February News – Spring Flowers

February 29, 2020

February weather has been rather wild – windy, cold and we‘ve seen dramatic rainfall and flooding. However we see coming signs of spring each day – it’s so exciting to see green shoots pushing through bare earth, and the delicate petals of snowdrops and crocuses, closely followed by early daffodils. There’s such a magic to see the spring bulbs pushing up and reminding us that the earth is waking up. In the gardens this month it’s a good time to keep tidying up beds, clearing early weeds, and tending to winter bedding plants to prolong their colour. And enjoy exploring London’s parks, RHS Wisley and Kew Gardens to see spring emerging.


Look out for…

Snowdrops – the first flowers of the year, they are tiny winter treasures to be found in parks, woods and gardens, varying shades of narrow green leaves paired with fresh winter white petals

Crocuses – in pastel and bright shades of yellow, lilac, purple and white, the goblet shaped flowers enjoy full sun and can often be found beneath deciduous trees

Daffodils – considered the ‘heralds of spring‘, the many varieties of cheery bright yellow, lemon and white flowers grow well in containers, beds or in grass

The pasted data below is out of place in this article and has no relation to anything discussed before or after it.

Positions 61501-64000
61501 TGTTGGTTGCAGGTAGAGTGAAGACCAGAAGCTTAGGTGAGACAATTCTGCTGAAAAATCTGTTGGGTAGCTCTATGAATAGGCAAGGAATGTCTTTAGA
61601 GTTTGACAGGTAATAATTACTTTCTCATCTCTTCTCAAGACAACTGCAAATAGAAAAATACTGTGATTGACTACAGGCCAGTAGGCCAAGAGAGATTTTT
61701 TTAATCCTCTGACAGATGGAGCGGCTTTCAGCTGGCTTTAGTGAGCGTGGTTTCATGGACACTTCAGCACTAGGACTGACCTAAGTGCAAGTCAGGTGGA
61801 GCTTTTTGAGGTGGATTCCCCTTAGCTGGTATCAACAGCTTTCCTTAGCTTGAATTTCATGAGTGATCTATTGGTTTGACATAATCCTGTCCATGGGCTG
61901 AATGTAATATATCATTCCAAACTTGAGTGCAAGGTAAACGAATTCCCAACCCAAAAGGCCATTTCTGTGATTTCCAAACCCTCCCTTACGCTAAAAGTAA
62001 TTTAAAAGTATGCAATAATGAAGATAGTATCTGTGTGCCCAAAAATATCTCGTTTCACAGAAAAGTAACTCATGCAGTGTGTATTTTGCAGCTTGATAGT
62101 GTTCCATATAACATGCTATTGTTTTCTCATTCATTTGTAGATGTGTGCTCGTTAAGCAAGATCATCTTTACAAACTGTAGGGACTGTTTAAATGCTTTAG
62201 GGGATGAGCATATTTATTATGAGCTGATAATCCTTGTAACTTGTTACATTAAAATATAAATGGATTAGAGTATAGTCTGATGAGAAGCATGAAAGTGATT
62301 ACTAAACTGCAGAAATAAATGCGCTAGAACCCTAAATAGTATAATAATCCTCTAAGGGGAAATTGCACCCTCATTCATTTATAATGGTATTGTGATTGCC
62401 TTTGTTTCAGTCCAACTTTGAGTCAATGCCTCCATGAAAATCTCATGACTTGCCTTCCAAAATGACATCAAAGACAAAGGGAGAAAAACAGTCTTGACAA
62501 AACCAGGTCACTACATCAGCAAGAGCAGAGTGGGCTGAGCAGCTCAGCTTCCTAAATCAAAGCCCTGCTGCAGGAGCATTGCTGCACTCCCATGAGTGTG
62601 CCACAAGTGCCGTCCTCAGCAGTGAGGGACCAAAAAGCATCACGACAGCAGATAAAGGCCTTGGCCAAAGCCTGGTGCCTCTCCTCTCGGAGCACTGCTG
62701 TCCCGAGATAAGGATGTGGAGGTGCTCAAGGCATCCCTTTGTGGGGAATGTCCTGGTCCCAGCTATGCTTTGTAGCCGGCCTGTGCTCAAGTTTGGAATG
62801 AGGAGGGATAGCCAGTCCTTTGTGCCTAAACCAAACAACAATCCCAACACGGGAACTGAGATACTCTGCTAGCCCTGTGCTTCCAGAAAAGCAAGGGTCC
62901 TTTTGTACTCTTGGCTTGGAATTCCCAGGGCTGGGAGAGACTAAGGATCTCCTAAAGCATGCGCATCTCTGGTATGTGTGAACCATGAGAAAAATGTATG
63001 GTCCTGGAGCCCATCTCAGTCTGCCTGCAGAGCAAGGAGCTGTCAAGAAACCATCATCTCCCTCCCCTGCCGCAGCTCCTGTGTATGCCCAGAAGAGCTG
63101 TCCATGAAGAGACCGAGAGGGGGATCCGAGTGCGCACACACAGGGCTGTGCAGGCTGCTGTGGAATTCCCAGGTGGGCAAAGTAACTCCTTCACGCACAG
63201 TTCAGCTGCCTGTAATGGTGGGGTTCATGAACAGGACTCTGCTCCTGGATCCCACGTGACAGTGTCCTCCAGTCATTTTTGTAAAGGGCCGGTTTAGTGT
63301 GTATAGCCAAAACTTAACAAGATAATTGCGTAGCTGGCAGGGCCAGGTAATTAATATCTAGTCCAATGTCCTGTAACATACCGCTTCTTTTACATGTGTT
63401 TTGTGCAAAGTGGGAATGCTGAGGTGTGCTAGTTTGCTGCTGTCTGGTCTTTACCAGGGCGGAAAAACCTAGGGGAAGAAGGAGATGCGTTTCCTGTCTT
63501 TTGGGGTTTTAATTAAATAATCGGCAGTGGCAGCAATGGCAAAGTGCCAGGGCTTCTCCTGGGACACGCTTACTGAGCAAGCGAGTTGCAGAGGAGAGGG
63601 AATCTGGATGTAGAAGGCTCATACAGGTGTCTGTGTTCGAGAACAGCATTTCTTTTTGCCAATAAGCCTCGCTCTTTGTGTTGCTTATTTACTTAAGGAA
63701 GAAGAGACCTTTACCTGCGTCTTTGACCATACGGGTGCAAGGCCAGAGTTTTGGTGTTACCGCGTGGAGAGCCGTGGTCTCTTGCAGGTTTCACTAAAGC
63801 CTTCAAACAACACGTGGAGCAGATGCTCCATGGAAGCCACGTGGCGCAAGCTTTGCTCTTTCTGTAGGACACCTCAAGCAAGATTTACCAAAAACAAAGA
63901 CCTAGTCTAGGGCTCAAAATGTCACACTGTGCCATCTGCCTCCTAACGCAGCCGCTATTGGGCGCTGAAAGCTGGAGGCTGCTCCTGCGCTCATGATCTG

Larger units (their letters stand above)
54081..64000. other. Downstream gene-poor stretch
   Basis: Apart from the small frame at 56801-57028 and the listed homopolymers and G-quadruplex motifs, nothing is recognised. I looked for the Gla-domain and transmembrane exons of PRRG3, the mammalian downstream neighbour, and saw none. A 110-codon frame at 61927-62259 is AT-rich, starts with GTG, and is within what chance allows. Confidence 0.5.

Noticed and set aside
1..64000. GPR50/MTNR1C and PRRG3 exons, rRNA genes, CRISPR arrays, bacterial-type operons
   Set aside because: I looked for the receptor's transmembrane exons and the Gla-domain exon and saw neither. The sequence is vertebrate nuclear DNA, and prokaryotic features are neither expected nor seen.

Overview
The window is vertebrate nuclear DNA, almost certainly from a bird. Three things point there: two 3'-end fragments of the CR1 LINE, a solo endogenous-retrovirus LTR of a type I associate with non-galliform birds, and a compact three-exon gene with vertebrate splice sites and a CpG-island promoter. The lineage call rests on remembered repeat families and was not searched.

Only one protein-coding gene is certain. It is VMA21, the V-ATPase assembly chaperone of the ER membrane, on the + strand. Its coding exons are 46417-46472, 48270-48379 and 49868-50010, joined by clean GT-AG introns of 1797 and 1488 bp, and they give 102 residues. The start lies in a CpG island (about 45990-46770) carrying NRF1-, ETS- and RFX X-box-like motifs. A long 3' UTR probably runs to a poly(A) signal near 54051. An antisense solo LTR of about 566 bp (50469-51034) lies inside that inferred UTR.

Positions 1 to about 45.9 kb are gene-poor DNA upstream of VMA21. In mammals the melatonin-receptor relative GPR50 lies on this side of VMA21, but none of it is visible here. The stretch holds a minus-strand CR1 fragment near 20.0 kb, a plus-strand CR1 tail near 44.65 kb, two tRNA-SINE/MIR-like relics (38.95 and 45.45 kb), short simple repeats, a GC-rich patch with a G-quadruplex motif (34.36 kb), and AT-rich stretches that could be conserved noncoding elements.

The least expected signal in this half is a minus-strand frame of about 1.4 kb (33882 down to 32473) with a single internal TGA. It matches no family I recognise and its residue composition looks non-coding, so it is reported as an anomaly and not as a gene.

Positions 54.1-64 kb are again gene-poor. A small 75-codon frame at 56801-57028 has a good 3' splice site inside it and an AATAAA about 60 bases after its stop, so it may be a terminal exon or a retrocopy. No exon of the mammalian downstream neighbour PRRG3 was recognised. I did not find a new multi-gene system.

Good time to…

Prune evergreen hedges and tidy up deciduous hedges

Cut back and tidy grasses

Prune wisteria and buddleia

Gardens in the news

The best places to see spring flowers

Wander and explore any of London’s eight Royal Parks. Also see their self-guided walks using maps, apps and music to navigate around and learn more about these beautiful city spaces.

RHS Wisley is celebrating spring flowers with a series of events. The Spring Plant Fair is on 20-22 March, followed by the Early Daffodil Competition on 24-25 March. Plus The Daffodil Show on 7-8 April.

Kew Gardens is beautiful year round and its spring bulb displays will be an uplifiting sight. It also has a daily guided tour of signs of spring in the gardens.

Plant facts – Snowdrops

  • Snowdrops are grouped under the genus Galanthus (from the Greek for milk flower). The variety nivalis means ‘of the snow‘.
  • If you take the time to look at snowdrops up close, you’ll see they come in more varieties than you realise, such as twin-flowered, green-tipped, and giant snowdrops. Each variety is quite different and each delicate and pretty in its own way.
  • Often used in art and literature as a symbol of spring and purity.
  • They are hardy plants that like partial shade and work well under trees, in beds and even in containers.


Company news

Seasonal tidy-up and new planting in a Wimbledon garden.

New Lonicera nitida hedging planted at residential maintenance site in Wimbledon.


Do please feel free to contact us to discuss any of your gardening needs

Best wishes

Toby and The Urban Gardeners team

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